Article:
Trends in Healthcare Benefits- Now What?

Posted by Sarah Rosenberger on Aug 21, 2013 2:17:00 PM

It’s now evident that Healthcare Reform will not be going away anytime in the near future. Now what?

Will this be the great healthcare solution for which we’ve all been waiting, or will it turn out to create more problems than the legislation set out to fix?

I can definitely tell you things will be different. The way we access a health insurance policy will be different. Our choice as to whether or not to carry health insurance will be different. The insurance carrier’s ability to decline coverage to someone based on their medical condition(s) or health history will be different. Even the benefits required under a medical plan will be different.

What will be the same, you might ask? The premiums paid for health insurance will still be considered expensive. Which is quite odd for legislation called “The Affordable Care Act.”

However, I am excited about the direction in which insurance carriers are moving in an effort to stabilize the cost of insurance and bend the ever-increasing trend downwards. One of the tools used in the arsenal of reducing costs is changing the way medical providers are paid. If you change the way providers are compensated based on actual outcomes, you can affect the way health care is delivered. This is called a Value-Based System or Evidence Based Care. It has been around for a while and has gained even more momentum since the passage of the Affordable Care Act.

The current “Fee-for-Service” reimbursement model throughout the U.S. reimburses physicians and hospitals for services rendered. The more services rendered to a patient or group of patients, the more revenue a hospital or provider would stand to generate. A Value-Based System focuses on improving outcomes, lowering costs, and increasing overall access to care.

Carriers, like Anthem and United Healthcare, have adopted Value-Based Contracting which will transition providers from a “Fee-for-Service” reimbursement model to a “Values-Based” methodology. This is designed to drive overall quality and efficiencies within the insurer’s provider networks.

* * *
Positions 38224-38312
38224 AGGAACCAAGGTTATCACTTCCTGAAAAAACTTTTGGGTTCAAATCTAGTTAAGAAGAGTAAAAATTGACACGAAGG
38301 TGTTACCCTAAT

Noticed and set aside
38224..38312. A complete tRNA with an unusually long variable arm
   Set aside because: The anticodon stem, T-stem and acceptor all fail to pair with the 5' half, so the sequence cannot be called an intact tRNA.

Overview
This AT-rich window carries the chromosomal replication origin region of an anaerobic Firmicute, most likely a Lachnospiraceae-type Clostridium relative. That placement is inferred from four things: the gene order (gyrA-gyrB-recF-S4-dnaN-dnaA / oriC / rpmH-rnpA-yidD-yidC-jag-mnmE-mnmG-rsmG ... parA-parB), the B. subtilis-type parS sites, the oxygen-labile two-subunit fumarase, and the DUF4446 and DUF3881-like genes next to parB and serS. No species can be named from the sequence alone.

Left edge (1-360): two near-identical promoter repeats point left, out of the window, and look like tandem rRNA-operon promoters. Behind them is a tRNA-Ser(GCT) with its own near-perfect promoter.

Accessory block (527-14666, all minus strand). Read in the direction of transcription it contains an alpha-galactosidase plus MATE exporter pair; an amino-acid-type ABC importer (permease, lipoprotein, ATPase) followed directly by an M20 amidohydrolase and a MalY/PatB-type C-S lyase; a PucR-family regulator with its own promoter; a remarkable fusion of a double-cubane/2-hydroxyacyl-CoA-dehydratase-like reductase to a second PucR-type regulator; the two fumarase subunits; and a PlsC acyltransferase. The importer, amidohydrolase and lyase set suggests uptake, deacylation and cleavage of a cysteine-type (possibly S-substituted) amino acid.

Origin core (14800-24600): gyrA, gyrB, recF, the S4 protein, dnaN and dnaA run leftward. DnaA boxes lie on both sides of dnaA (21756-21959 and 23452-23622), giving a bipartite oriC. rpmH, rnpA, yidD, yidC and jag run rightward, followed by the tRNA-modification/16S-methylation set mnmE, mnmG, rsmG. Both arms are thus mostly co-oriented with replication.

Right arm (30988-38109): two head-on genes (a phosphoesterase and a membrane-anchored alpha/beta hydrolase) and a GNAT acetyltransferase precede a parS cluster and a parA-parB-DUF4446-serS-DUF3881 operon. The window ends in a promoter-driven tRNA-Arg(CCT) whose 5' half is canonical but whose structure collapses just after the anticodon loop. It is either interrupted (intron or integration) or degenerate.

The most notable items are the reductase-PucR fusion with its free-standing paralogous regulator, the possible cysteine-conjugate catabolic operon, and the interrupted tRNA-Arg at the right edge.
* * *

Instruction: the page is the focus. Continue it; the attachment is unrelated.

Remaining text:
The basics of a Value-Based Contracting model include:

  • A portion of the total potential provider payments will be tied to quality and performance measures. Under this model, providers could be paid bonuses. In order to receive the bonus, the provider would need to meet certain cost efficiencies and/or quality targets. With poor outcomes, payments to providers could actually be withheld.
  • Providers can receive clinical fees that are contingent upon them engaging in practice transformation. This would involve adopting new technologies and processes that change the way they deliver care to produce the best, most efficient outcome.
  • Wellness, preventive care, and patient accountability will be a main theme under Value Based Contracting.

This shift in reimbursement methodology is projected to save a significant amount of money and be a beneficial for providers, patients, and employers who sponsor group health plans. As new innovations evolve, Value-Based Contracting is one that I hope continues its current momentum and becomes the standard practice in provider reimbursement.

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Topics: Healthcare